Rejected from all Cal States, so maybe it’s time to forget about music. My undergrad is in theatre, but I really don’t want to do another acting program.
Theater and musical theater do not require a graduate degree…nor a bachelor’s degree. I know successful people who skipped college all together. They just started performing. Note that these two areas tend to like “young” people. So if you are 20, it’s not a problem. MT in particular leans young.
Opera (particularly high opera) leans “older”. An MM is expected. Many people take a few years off to work in between undergrad and grad to get older. It really does benefit some voices. If you went from Theater to Opera auditions…you simply may need more time with a teacher to be competitive.
If you don’t have a good private teacher, that is who you need, to decide how you move forward. You are NOT the only one to get no offer for grad school or an offer with no money. Many people have to zig and zag through this process. I hope that your teacher can advise you.
And I’m a big believer that getting out in the real world and doing some performing is just as important (if not more) in developing talent than staying in schools or programs (follow the money). Right now that is tough…but there are many theaters and companies doing online activities…and networking is very important. So there are no “everything is closed” excuses. Go online and start networking. Continue private voice instructions…and see where life takes you.
I am not knowledgeable on these areas so for my own education, is the voice type and training involved in opera quite different from musical theater? Would it help to decide which direction you want at the grad level? Also the MT people I know are triple threats: dance, acting and singing. Do you dance?
Do you have a private teacher, and what area of performance has that teacher been involved in?
Did you do any musical theater as an undergrad?
Why don’t you want to do theater after 4 years of study?
Sorry for all the questions!
Of course I defer to Bridgenail’s advice above on getting out there to perform, since Bridgenail does know a lot about this area.
I was just curious about how one would approach grad applications for a student like you.
I have a good private teacher. Getting a show seems to be basically impossible, so that’s not something to focus on. I would like to be in a full time program where I specifically focus on music and perform, so a grad degree is the best option. I’m 25.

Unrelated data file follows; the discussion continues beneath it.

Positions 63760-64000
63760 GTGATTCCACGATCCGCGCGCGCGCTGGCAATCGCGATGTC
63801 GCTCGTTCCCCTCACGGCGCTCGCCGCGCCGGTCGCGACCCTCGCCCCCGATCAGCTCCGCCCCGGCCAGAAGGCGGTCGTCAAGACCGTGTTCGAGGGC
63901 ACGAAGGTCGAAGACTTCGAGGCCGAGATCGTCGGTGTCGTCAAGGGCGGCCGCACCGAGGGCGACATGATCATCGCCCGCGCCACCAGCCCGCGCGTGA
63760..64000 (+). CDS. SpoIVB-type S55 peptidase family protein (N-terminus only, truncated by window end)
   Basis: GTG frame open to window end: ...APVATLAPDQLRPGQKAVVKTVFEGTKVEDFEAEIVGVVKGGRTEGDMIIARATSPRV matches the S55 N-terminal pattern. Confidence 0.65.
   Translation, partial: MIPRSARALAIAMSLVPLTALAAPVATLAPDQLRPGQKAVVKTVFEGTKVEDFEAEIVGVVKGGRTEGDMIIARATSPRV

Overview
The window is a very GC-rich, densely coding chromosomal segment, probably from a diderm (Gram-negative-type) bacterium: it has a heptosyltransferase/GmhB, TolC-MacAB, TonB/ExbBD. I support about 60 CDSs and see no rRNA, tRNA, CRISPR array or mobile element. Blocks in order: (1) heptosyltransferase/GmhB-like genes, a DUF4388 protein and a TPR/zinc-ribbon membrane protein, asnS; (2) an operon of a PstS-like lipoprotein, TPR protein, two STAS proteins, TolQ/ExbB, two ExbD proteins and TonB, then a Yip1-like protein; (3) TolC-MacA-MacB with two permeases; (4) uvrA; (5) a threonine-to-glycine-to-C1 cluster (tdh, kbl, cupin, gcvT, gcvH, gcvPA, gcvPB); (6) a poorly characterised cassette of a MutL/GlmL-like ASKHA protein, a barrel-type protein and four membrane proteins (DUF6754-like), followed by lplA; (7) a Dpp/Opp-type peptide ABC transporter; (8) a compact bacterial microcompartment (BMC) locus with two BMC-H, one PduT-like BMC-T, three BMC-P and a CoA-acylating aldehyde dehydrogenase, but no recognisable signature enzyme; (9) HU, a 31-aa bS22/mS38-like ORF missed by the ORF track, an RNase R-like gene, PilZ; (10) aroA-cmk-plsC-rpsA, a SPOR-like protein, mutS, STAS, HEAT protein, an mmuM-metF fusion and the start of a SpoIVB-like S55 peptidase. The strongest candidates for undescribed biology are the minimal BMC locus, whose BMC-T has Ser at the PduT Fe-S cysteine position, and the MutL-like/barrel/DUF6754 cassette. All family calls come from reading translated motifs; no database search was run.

What do you want to be doing in ten years? What do you realistically think that you will be doing in ten years?
I will admit that I have only met one former Broadway singer/dancer, but the conversation was specifically around this issue. She had been working as a singer and dancer on Broadway. She found that the pay was low, living in New York is expensive, and you get tired of singing the same thing every night. She went back to university, got a PhD, and became a professor. This was a good outcome for her.
You need to figure out what is the desired and realistic outcome for you.
Networking can help in getting acceptances to grad programs.
Classical voice is a small world. For grad schools (IMO - wrong or right), your resume will matter. Where did you study? With whom did you study? What roles did you perform? What summer programs? And of course they will look at your transcript and check your talent level along with their needs. My D knows a handful of friends who only got one acceptance…and often it was because they knew someone on the faculty (or their teacher knew someone on the faculty). If you come out of one of the big names with a well-known teacher and a nice resume…of course you can get more offers. But some of these friends were from more mid-level programs or different backgrounds. They all had done some professional work (smaller, regional ensemble work) and/or summer programs where they met a professor or made contacts.
So my earlier comment was not to say “find a performance opportunity” which is non-existent. It was to say “network”. Networking can be done online. Not everyone “enjoys” social media but it can help you network. At 25, you should have a website if you are a performer and be building your brand (meaning just who you are as a performer). Maybe you have done this already. I can’t tell much from your posts.
And, you can see online performances of small opera theaters. My D has participated in these and follows some of them. She found a really cool female opera singer who just started composing in a jt program she did online. She followed and reached out to the woman…since she admires her “journey” and would like to work with her some day (maybe never possible but I’m sure the woman didn’t mind the compliment and sincere intent). So…another professional contact. Maybe you do this already.
If you are having problems getting acceptances to a grad program, I would suggest continuing to work with your teacher AND start/continue networking online. Remember it’s a small world. These people are all connected…and you want to work yourself into their world…by first taking an interest in them and their work. Starting small and local is the best way. Then you can build from there.
I hope that this helps in some way.
Here is an article that gives you examples of what big houses are doing (the Met) all the way down to what the small, regional groups are doing (#5). Even though live performances have stopped…creating music and performing has not. It’s just gone virtual in most cases. There are a number of small groups listed in #5 with a variety of vocal artists participating and connecting online. Maybe one of these groups is near you or your teachers knows some of the participants? And there are master classes online as mentionned. My D has taken advantage of some of those opportunities.